Hawkeye makes it simple to conduct eye tracking tests with an iPhone or iPad, no extra hardware required.

You can either watch this quick video or read the instructions below to learn how to conduct a test.

1. Create a Project

For every website or image you want to test, you should create a project. Each project can contain multiple sessions if you would like to test the same website or image multiple times.

To create a new project, tap the plus in the top right corner of the screen. Enter a name and pick what type of content you'd like to test.

If you would like to create a new session in an existing project, tap "New Session" at the bottom of the project's page.

2. Configure the session

Give your session a name and tap "Enable Screen Recording". 

You'll need to enable screen recording every time you conduct a test to ensure you understand your screen will be recorded.

3. Calibrate eye tracking

Next, it's time to calibrate! Hand the device to your test subject. Once they are in a comfortable position, have them tap "Start Calibration" to begin.

The user should focus their eyes on each dot shown on the screen until the progress indicator makes a full circle.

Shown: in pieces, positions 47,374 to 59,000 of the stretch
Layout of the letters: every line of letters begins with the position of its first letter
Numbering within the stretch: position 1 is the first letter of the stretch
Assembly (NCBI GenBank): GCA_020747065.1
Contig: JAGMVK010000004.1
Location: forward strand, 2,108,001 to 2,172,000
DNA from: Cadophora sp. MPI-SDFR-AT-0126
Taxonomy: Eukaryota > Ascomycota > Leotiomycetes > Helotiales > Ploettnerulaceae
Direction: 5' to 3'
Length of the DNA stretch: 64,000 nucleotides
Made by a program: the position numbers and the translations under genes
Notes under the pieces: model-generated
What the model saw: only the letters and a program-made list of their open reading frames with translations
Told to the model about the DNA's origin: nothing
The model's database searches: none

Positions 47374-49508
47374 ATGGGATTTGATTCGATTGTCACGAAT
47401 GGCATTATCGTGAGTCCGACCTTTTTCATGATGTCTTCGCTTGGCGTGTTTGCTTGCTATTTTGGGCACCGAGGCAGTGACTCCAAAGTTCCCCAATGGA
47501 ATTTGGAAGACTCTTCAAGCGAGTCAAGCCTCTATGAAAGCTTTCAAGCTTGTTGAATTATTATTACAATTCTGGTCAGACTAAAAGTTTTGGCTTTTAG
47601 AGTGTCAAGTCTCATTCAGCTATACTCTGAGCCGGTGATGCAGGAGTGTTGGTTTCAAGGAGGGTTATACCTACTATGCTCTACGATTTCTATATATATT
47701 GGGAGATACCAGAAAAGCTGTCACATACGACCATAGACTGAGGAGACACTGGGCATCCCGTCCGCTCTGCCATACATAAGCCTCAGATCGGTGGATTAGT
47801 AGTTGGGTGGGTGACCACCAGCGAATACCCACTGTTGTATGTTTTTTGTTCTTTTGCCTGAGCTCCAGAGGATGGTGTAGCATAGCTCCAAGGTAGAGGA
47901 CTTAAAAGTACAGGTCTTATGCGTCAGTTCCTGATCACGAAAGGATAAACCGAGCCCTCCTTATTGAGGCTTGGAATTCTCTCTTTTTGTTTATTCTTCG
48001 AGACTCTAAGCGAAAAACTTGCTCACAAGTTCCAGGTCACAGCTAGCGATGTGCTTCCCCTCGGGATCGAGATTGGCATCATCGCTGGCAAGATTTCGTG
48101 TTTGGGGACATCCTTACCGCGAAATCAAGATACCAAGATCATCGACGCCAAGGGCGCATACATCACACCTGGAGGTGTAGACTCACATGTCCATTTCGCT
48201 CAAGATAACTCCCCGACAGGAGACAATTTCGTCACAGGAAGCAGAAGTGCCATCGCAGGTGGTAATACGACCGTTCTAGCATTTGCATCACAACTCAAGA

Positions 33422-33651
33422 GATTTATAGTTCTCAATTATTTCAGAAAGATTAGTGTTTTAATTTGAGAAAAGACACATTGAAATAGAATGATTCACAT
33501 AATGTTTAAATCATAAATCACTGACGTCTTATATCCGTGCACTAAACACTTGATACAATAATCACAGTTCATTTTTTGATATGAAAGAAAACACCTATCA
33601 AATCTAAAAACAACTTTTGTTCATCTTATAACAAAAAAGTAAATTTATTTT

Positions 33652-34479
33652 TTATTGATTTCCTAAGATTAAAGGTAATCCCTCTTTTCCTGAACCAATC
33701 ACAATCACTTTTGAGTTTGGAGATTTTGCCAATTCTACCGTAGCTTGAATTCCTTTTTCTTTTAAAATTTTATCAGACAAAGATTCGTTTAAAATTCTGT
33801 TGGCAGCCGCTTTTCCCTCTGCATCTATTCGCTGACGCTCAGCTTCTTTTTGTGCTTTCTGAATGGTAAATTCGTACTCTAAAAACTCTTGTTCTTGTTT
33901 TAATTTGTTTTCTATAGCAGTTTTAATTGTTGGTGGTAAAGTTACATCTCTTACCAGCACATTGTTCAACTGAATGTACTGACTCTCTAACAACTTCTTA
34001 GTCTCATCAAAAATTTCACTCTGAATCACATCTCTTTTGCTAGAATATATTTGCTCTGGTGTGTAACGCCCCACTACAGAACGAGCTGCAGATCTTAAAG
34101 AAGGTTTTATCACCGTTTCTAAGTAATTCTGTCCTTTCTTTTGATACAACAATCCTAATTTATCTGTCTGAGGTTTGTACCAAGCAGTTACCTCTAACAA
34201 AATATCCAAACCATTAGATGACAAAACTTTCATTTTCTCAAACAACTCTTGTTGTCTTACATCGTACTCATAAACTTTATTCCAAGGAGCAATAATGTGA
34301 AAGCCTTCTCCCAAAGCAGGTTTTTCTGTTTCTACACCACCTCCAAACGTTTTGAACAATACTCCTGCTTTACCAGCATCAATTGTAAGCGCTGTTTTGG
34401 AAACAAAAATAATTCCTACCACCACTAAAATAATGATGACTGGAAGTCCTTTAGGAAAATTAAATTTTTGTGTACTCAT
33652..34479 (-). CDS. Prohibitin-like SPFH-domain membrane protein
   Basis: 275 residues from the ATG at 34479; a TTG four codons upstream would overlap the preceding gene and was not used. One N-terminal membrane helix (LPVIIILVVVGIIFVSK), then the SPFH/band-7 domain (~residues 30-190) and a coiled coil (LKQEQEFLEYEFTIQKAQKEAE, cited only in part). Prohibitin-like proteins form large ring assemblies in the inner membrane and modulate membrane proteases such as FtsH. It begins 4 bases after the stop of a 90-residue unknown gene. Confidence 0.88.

Once all dots have been completed,  have your subject look around the screen to check that calibration was successful. For the best results, they should keep as still as possible during the test.

If your subject has trouble calibrating, check out our Calibration Tips and Tricks.

4. Conduct the test

Finally, it's time to start testing your product! Have your subject tap "Start Test" to begin.

During the test, the target on the screen will mirror the user's eye movements. Touches will also be visualized.

To complete the test, tap the done button. 

5. View results

Now that you've completed a test, you can view the results.

Heat maps and focus point diagrams are created for every page the user visited during the test. Tap a page in the grid to view the results.

You can also view a screen recording of the test. This allows you to understand exactly what the user did during the test.

You can learn how to get the most out of your results here.

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